Budget-conscious online shoppers are being more selective about spending as costs continue to rise and consumers feel the pinch to their wallets. Online merchants, of course, are paying close attention to consumers’ changing buying habits. As they do, one important thing to consider is how add-on costs (such as shipping) could hurt their sales. After all, if consumers are finding it harder to justify purchases in general, seeing $12.99 in shipping fees added on at checkout could certainly be a deal breaker. More than ever, e-commerce merchants must find ways to keep shipping costs to a minimum if they want to prevent abandoned shopping carts and lost sales.
Buying behaviors are shifting
Consumers’ buying habits are finally shifting in response to rising costs driven by the pandemic, supply chain shortages, the war in Ukraine, and other factors. Until recently, consumer spending remained relatively normal month after month, even as inflation ticked upward. Now, behaviors are changing, and consumers are consciously cutting back in noticeable ways.
A 2022 Q1 consumer spending report found that 72% of consumers admit rising inflation has affected their spending on consumer goods. Also, 70% of consumers are making fewer “fun” or impulse purchases. The New York Times recently reported that shoppers are buying smaller quantities of staple items, switching to store brands, and replacing high-end items with less expensive alternatives. As shoppers become more deliberate about their purchases and opt for lower-cost options, they’re likely to be more sensitive to added costs — for online shoppers, that includes shipping fees.
E-tailers know that online shoppers have always disliked paying for shipping. Consumers regularly comparison shop and look for ways around paying for shipping — often choosing more expensive items or adding more to their cart in order to meet free shipping thresholds and reduce their total shipping amount. Now that consumers are spending more conservatively, they may be even less willing than before to make purchases from merchants that charge shipping fees. As a result, e-commerce sellers face a difficult question: Is it worthwhile to offer free shipping to try to win more customers and drive sales?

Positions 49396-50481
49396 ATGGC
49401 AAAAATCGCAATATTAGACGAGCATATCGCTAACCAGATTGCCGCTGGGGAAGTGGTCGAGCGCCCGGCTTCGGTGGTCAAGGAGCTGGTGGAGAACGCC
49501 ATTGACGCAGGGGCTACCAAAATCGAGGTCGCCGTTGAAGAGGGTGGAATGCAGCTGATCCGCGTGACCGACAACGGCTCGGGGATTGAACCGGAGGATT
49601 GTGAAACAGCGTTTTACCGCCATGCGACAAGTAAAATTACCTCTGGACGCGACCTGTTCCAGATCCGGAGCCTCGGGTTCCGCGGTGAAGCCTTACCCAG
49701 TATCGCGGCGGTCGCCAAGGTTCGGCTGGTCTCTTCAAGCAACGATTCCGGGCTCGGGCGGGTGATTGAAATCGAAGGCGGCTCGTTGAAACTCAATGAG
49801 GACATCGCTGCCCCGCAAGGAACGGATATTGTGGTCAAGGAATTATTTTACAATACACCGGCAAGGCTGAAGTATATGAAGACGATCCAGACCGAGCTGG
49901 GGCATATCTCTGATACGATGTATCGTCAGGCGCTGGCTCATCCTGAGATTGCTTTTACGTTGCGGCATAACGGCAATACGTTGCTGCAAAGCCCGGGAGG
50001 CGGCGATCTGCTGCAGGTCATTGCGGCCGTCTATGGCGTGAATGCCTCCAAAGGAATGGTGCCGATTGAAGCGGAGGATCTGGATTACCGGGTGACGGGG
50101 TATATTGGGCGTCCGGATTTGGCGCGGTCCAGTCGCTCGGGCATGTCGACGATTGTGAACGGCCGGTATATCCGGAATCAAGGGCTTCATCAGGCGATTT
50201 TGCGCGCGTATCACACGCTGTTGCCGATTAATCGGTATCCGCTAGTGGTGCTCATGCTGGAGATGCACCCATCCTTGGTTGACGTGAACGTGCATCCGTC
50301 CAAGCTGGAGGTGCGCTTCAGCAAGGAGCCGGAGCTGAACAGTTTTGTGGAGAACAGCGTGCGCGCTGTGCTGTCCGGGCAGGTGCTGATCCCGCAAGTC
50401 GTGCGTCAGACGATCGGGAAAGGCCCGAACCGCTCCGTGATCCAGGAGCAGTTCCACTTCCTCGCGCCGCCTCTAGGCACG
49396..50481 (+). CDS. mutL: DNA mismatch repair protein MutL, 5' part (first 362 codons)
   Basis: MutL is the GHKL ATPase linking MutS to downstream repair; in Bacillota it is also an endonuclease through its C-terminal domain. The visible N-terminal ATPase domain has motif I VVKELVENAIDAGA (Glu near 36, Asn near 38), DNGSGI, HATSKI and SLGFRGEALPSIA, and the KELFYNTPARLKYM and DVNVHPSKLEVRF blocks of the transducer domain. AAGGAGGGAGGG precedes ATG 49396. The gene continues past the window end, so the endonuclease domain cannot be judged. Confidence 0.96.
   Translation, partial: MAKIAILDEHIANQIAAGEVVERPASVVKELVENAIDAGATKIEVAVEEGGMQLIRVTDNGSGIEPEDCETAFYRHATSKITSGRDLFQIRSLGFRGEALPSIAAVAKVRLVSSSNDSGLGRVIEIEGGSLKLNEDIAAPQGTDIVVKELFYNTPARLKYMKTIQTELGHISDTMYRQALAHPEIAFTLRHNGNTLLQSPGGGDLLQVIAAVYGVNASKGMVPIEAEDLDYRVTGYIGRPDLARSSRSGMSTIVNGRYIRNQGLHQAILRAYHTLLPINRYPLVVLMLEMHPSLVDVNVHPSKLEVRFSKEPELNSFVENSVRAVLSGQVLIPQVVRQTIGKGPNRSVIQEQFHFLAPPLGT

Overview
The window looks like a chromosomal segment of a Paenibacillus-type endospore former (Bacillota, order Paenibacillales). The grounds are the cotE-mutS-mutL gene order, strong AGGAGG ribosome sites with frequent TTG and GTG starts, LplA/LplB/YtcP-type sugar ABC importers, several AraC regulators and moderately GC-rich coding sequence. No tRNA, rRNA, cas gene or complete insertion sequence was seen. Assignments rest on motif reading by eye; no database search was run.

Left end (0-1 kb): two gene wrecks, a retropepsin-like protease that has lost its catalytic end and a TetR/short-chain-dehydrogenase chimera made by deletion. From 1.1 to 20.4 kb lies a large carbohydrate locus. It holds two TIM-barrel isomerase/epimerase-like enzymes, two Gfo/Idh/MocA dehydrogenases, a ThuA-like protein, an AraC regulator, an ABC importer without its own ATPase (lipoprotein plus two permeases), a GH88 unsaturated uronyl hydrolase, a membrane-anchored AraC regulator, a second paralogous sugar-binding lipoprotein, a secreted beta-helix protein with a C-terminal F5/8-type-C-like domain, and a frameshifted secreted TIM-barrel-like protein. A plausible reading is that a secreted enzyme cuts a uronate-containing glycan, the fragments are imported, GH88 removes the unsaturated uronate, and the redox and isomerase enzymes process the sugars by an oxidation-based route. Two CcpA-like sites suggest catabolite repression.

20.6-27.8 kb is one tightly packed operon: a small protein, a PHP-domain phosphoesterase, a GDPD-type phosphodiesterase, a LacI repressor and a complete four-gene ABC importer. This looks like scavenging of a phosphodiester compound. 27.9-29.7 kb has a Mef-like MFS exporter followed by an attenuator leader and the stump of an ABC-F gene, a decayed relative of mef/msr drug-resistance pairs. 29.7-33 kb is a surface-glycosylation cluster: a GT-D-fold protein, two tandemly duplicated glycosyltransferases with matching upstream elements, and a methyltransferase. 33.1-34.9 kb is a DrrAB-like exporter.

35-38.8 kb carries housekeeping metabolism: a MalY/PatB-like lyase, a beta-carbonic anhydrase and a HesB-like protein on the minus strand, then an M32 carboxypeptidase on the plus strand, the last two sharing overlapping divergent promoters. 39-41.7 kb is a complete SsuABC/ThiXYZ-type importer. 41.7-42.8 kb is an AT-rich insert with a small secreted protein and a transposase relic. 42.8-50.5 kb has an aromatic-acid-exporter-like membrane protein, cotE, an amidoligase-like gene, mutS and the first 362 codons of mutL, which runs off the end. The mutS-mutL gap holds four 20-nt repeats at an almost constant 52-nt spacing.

E-commerce faces a dilemma
Labor shortages, rising fuel costs, and increased demand have driven up the cost of shipping. As a result, e-commerce businesses are being hit with delivery surcharges and shipping rate hikes. Attempting to absorb these extra costs significantly cuts into business’ profits. If margins are tight, offering free shipping is neither profitable nor sustainable.
And yet, there’s no denying that free shipping is in high demand. By their own admission, 80% of consumers expect free shipping when purchasing a certain dollar amount, and 66% expect free shipping on every purchase.
Deciding whether or not the benefits of subsidized shipping outweigh the drawbacks can feel like a guessing game for merchants. Before offering free shipping, it is important to weigh the pros and cons. The next step for merchants is to experiment via A/B testing and learn more about what drives their shoppers to click the buy button.
Running A/B tests for free shipping is relatively simple. One option is to turn on free shipping for a week, turn it off the next, and compare the impact on site visitors, cart abandonment rates, gross margins, and more. The same insights can be captured by alternating free and paid shipping every other day for a two-week period. Both strategies will provide insights about how motivating free shipping offers are to customers, and whether subsidizing shipping makes sense.
Merchants have options beyond free shipping
While free shipping is always going to be attractive to online shoppers, it’s not the only appealing offer. Businesses can reduce the cost of shipping by delivering to commercial locations. Commercial delivery is considerably less expensive than residential shipping. By giving online shoppers an option at checkout to ship to a local commercial pickup point—such as a pharmacy, grocery store or convenience store — e-commerce businesses can reduce shipping fees and help customers save money.
During the pandemic, consumers demonstrated that they are willing to use in-store pickup and curbside services — even if it meant going out to pick up purchases. Now, consumers are particularly motivated to pick up their orders if it allows them to avoid high shipping costs. Via.Delivery conducted an analysis of thousands of e-commerce transactions and found that when shoppers were given the option at checkout, nearly one in five chose delivery to a commercial shipping location. Half of those shoppers said they opted for commercial vs. residential shipping to save money.
Consumers may be cutting back on spending, but that doesn’t mean they won’t continue to shop online. If online merchants pay attention to consumer trends and respond to meet shoppers’ expectations for affordable shipping options, they will have a better chance of earning customers and sales. Rather than feeling pressured to offer free shipping deals that aren’t profitable for their business, e-commerce brands may want to consider giving customers an option to save on shipping by selecting delivery to a commercial pickup location. The cheaper commercial shipping rates are a win for both consumers and online businesses.